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Students to present research on classroom approaches to climate change

The EDUCATE on Climate Symposium will be held Dec. 7 in Dunlap Hall on UNG's Dahlonega Campus.

About 40 students from the social foundations of education classes taught by Dr. Kelly Henderson at the University of North Georgia (UNG) have researched ways to teach about the issues surrounding climate change. Now they have a chance to share the fruits of those labors with UNG students, faculty and staff, as well as the community.

The EDUCATE on Climate Symposium is set for 9:30 a.m. to 1 p.m. Dec. 7 in the second-floor Dunlap Hall atrium on UNG's Dahlonega Campus. A mix of individual presentations, group papers, panels, and academic posters are part of the showcase for final projects from Henderson's students. EDUCATE stands for Education Degree Undergraduate Conference and Teaching Event.

While climate change can be a divisive topic, Henderson hopes the symposium will encourage discussion from all sides.

In her classes, she has seen disagreements as opportunities for constructive dialogue. To prepare the next wave of teachers, she knew she could not ignore climate change because it is discussed so prevalently in society.

"I'm interested in getting as many ideas at the table as possible," said Henderson, assistant professor in UNG's Department of Culture, Language & Leadership within the College of Education. "We don't have to agree. We just need to be at the table together."

Among the topics presented are the effects of climate change on education, theories about climate change, social class structure, and political climate.

John William Hovell, a sophomore from Watkinsville, Georgia, pursuing a degree in middle grades education, will make a presentation about ageism and how it can cause both teachers and students to make assumptions. He sees the symposium as a valuable opportunity.

"This is a good chance to present this information to other people who might be interested," Hovell said.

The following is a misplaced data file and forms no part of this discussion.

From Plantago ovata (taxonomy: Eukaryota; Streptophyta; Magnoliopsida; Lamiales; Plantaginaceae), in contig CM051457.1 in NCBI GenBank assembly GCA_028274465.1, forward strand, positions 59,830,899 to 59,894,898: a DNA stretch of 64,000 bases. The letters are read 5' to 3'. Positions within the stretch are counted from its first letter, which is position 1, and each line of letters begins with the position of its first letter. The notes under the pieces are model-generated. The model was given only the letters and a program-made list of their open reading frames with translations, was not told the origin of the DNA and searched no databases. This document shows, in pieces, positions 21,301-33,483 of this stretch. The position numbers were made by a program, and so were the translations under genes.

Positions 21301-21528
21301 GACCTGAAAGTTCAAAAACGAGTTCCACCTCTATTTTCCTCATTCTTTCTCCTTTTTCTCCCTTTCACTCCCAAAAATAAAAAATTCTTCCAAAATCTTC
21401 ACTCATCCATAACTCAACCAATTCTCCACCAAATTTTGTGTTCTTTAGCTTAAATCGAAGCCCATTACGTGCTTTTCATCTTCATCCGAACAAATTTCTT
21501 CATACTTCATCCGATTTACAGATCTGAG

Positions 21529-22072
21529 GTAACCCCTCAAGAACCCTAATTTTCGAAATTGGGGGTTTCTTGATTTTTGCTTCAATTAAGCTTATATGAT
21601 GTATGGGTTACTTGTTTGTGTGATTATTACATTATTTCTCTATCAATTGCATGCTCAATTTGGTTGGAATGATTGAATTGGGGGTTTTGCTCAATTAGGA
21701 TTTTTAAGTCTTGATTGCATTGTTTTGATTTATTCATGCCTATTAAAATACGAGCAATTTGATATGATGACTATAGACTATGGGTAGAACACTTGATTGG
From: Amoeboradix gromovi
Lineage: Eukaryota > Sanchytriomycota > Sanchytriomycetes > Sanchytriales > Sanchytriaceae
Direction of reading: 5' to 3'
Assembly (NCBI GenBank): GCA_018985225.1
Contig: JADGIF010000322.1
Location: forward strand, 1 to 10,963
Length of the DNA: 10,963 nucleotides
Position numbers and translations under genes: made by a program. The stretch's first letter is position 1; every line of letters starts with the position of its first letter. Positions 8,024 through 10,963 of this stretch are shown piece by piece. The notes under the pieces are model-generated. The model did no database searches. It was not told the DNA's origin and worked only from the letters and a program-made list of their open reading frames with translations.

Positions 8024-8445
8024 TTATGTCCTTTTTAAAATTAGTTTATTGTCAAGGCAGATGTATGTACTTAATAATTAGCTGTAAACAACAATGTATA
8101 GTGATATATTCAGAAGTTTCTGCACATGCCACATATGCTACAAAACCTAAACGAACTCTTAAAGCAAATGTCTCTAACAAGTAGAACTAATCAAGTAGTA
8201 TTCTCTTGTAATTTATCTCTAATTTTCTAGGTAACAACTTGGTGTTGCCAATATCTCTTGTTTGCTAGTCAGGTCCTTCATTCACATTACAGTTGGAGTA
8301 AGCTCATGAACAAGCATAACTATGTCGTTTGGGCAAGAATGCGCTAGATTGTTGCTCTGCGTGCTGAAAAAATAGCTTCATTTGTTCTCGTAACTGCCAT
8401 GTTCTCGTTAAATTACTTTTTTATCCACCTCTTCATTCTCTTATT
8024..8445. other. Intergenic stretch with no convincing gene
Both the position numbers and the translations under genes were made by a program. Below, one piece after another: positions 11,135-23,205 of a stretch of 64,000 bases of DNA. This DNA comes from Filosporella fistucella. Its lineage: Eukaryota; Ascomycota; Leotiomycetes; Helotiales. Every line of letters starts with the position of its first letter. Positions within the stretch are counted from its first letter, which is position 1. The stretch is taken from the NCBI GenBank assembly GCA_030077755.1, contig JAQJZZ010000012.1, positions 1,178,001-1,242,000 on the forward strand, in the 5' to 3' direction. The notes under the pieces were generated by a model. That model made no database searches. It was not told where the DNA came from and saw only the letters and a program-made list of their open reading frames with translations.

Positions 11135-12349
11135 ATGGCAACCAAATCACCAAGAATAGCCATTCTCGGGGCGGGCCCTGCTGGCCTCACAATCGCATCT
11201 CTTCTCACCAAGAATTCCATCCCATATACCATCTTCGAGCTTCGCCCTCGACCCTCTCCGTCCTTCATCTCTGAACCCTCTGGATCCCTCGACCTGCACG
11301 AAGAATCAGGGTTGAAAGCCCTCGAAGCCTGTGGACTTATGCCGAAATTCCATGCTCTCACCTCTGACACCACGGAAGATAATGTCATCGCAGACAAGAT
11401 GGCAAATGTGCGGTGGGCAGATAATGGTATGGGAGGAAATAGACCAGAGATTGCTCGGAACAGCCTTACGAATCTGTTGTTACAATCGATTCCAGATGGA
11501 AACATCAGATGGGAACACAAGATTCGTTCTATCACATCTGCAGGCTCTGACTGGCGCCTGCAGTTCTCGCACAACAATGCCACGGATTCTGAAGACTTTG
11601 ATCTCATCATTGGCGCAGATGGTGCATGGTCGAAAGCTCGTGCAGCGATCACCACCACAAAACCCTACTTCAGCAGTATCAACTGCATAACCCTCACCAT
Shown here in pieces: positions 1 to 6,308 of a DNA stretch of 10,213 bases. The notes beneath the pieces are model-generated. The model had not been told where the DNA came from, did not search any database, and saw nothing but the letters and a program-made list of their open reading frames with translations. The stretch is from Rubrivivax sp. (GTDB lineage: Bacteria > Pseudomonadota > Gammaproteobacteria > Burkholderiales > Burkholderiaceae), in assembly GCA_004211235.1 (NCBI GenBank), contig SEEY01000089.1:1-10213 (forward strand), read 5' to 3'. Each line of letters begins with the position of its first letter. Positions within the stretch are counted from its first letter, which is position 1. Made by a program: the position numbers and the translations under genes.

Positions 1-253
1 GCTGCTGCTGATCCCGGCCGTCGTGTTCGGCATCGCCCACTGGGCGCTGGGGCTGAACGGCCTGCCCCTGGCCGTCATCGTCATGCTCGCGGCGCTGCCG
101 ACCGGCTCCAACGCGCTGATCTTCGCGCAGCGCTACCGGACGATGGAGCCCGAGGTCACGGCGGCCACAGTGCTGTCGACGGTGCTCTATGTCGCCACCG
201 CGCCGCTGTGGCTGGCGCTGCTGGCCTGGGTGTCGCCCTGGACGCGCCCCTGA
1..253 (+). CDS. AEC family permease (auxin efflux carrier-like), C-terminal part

Henderson said the unpredictable future of climate change requires humility from all sides.

"We are moving into a time where we frankly don't know what's going to happen. Many of us have different views about what's happening with the climate or why it's happening," Henderson said. "All those views are valuable. It's important to hear all these different ideas."

Luke Kough, a junior from Blairsville, Georgia, pursuing a degree in mathematics with teacher certification, will present on critical thinking in relation to climate change.

"It will be a good way to present information about a very controversial and important topic," Kough said. "The symposium is important because it shows that the school supports and encourages freedom of speech."

Laura Beth Garrett, a sophomore from Dalton, Georgia, pursuing a degree in elementary and special education, will present on the lack of minority teachers. She is grateful for the forum the symposium provides.

"I like showing off what we have done. We have worked hard," Garrett said. "It's nice to be able to do something more than just turn it in."

Henderson expects those who attend the symposium to enjoy learning from UNG students.

"They're brilliant, and it's been fun to work with them," Henderson said. "I would like anyone to come and hear what they have to say."

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